441 research outputs found

    'Spectacles within doors': panoramas of London in the 1790s

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    Edinburgh University Press allows authors to retain the right to post the definitive version of the contribution, as published by EUP, in the Institutional Repository or in a disciplinary repository one year following publication in print. This article was originally published in ROMANTICISM [VOL 14, ISSUE 2, (2008)] and is available at

    Re-Envisioning Member Checking and Communicating Results as Accountability Practice in Qualitative Research: A South African Community-Based Organization Example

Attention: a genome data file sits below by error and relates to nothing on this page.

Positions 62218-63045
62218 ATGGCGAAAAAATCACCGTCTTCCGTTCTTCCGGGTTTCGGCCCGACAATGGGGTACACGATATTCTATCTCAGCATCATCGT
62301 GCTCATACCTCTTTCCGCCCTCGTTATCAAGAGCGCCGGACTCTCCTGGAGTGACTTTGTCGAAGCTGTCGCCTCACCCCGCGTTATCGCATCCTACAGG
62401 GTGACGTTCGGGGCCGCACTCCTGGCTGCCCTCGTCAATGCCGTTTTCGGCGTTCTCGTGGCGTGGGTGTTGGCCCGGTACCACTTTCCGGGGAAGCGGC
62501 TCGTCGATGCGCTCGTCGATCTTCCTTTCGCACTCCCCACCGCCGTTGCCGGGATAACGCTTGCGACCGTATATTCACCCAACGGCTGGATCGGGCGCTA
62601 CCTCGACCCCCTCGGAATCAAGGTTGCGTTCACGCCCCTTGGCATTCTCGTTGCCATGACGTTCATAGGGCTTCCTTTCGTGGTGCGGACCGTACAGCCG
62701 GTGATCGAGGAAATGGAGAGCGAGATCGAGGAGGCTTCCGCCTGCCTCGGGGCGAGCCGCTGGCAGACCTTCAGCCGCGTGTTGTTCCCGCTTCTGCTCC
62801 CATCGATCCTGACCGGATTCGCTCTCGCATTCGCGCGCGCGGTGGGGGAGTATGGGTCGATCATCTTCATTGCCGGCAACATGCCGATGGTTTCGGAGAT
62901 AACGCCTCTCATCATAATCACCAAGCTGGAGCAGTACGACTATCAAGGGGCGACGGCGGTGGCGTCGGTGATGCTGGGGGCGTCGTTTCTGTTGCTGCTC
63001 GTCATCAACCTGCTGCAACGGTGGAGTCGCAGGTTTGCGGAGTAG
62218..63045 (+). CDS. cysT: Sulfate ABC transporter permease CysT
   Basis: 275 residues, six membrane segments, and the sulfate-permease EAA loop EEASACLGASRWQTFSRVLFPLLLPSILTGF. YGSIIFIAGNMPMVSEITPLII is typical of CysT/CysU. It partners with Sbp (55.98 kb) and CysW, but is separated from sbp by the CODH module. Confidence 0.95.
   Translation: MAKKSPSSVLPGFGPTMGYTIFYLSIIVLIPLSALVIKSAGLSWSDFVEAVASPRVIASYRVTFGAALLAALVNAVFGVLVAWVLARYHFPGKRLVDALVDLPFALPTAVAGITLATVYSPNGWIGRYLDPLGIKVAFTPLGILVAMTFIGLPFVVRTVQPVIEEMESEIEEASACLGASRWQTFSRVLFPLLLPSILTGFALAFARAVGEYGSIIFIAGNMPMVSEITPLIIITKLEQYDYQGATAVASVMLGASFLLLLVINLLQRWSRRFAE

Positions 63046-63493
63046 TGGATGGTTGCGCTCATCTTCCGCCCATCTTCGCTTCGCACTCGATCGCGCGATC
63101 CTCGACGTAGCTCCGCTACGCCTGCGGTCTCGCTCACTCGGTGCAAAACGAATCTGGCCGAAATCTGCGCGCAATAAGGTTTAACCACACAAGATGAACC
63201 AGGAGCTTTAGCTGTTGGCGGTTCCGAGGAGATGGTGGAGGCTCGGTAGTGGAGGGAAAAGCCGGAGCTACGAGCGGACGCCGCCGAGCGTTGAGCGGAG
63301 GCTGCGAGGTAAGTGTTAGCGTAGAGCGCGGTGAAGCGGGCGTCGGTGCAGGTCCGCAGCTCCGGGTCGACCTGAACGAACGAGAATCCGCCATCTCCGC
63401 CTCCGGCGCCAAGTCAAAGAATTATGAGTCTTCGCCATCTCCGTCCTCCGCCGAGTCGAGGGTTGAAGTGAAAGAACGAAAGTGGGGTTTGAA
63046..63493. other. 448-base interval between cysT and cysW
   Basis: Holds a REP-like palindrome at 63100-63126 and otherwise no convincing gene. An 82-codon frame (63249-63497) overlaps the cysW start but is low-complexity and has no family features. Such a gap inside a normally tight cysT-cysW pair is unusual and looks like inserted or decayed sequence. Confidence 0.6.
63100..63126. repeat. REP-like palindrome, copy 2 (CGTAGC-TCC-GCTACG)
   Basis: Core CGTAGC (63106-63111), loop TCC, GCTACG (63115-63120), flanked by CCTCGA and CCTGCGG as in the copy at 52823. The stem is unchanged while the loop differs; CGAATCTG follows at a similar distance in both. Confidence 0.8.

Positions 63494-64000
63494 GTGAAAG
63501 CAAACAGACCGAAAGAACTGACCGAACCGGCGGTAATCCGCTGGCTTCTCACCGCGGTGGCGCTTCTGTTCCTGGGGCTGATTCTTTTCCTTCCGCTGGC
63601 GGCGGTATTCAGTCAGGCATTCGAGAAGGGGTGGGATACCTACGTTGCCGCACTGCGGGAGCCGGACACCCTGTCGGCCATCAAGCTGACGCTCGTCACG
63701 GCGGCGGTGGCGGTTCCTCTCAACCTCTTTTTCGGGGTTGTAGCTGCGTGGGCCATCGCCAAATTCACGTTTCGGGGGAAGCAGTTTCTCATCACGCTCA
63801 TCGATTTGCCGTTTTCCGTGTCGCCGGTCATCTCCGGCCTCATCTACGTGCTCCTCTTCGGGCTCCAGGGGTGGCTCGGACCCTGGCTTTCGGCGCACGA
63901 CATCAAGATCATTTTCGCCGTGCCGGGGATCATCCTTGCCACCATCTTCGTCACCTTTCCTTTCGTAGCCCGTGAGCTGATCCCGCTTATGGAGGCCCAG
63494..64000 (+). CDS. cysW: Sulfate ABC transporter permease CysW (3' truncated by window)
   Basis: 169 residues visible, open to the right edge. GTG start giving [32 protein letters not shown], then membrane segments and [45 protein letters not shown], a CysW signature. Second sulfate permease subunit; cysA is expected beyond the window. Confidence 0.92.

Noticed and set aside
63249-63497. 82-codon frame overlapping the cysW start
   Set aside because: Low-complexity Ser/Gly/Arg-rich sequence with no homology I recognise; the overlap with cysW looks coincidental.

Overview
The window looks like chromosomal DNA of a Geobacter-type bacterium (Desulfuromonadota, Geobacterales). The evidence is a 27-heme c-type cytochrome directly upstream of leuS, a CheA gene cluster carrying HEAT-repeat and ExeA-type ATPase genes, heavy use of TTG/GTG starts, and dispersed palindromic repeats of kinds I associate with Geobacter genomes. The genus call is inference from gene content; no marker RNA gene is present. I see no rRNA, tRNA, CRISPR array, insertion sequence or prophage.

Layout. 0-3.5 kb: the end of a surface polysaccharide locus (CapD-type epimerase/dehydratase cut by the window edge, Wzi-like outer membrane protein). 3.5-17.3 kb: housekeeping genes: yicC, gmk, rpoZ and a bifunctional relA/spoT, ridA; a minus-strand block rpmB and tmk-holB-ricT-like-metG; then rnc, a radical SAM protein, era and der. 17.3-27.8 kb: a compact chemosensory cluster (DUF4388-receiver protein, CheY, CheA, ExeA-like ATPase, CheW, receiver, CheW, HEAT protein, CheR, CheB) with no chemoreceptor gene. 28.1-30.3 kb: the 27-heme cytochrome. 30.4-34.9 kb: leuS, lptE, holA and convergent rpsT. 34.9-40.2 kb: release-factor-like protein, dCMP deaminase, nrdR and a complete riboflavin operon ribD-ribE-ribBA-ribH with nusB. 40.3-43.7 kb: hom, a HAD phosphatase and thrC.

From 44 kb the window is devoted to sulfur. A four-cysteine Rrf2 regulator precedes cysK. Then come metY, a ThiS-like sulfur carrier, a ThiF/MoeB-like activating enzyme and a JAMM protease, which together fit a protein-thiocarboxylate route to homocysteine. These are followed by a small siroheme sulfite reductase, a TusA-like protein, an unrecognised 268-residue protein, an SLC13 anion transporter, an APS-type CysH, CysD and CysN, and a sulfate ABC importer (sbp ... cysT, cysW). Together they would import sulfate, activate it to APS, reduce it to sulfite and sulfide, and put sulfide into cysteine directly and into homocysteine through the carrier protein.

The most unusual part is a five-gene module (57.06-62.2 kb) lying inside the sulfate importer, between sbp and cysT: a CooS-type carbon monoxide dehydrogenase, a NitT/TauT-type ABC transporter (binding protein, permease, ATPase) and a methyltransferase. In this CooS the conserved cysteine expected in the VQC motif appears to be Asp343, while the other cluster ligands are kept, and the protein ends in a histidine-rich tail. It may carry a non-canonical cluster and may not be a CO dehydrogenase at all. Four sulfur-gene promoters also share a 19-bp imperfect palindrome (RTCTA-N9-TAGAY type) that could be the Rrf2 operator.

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    Ethical considerations in communicating results to participants in community-based qualitative research are scrutinized less than in medical or genetics research. We report on ethical issues considered in planning, preparing and returning of study findings to members of a community-based organization who provide care and support services in their community in rural area in KwaZulu-Natal, South Africa. Using returning results as fulcrum, we explore the ethics of member checking and dissemination of findings. We propose revising these activities through ritual criticism aiming for the re-examination of routine ethics systems for the evaluation and improvement of practice. A case example illustrates how returning results comprise accountability practices through methods that are relevant, accessible, meaningful and useful to study participants. Finally, we consider how the dissemination of results to a wider audience might also be performed as accountability practices with deference to participants. Attention to representing results in forms that resonate with participants' frames of reference is called for. The term accountability practices or taking-it-back practices might describe the acts more authentically than current conventions motivating researchers to review current philosophical, ethical and methodological positions on member checking, returning results and dissemination practices.Die Kommunikation von Ergebnissen an Studienteilnehmende wird in der qualitativen Forschung weniger hĂ€ufig in Betracht gezogen als beispielsweise in der medizinischen oder genetischen Forschung. Wir besprechen ethische Aspekte der Planung, Vorbereitung und Umsetzung der RĂŒckgabe von Studienergebnissen an Mitglieder einer lokalen, Community-basierten Organisation in SĂŒdafrika. Die Organisation leistet Betreuungs- und UnterstĂŒtzungsangebote in der lĂ€ndlichen Gegend von KwaZulu-Natal. Wir begreifen die RĂŒckgabe von Ergebnissen als Dreh- und Angelpunkt der Rechenschaftspflicht von Forschenden und schlagen die kommunikative Validierung und Verbreitung von Studienergebnissen in den beteiligten Communities als ethischen Imperativ vor. Wir propagieren eine rituelle Kritik, die gĂ€ngige Ethik-Systeme hinterfragt und in eine Neubewertung und Verbesserung der Praxis mĂŒndet. Anhand eines Fallbeispiels veranschaulichen wir, wie Ergebnisse auf eine Art und Weise zurĂŒckgegeben werden können, die fĂŒr Studienteilnehmende möglichst relevant, zugĂ€nglich, sinnvoll und nĂŒtzlich ist. Schließlich ĂŒberlegen wir, wie die Verbreitung von Ergebnissen auch an ein breiteres Publikum verantwortungsvoll gestaltet werden kann. Es ist grundsĂ€tzlich geboten, die Ergebnisse in einer Form darzustellen, die mit den Bezugsrahmen der Studienteilnehmenden ĂŒbereinstimmt. Die Begriffe "Rechenschaftspflicht" oder "RĂŒckgabepraxis" sind passende Bezeichnungen, um Forschende zu ermutigen, die philosophischen, ethischen und methodologischen Positionen zu kommunikativer Validierung zu ĂŒberprĂŒfen und Praxen der RĂŒckgabe und Verbreitung von Ergebnissen zu reflektieren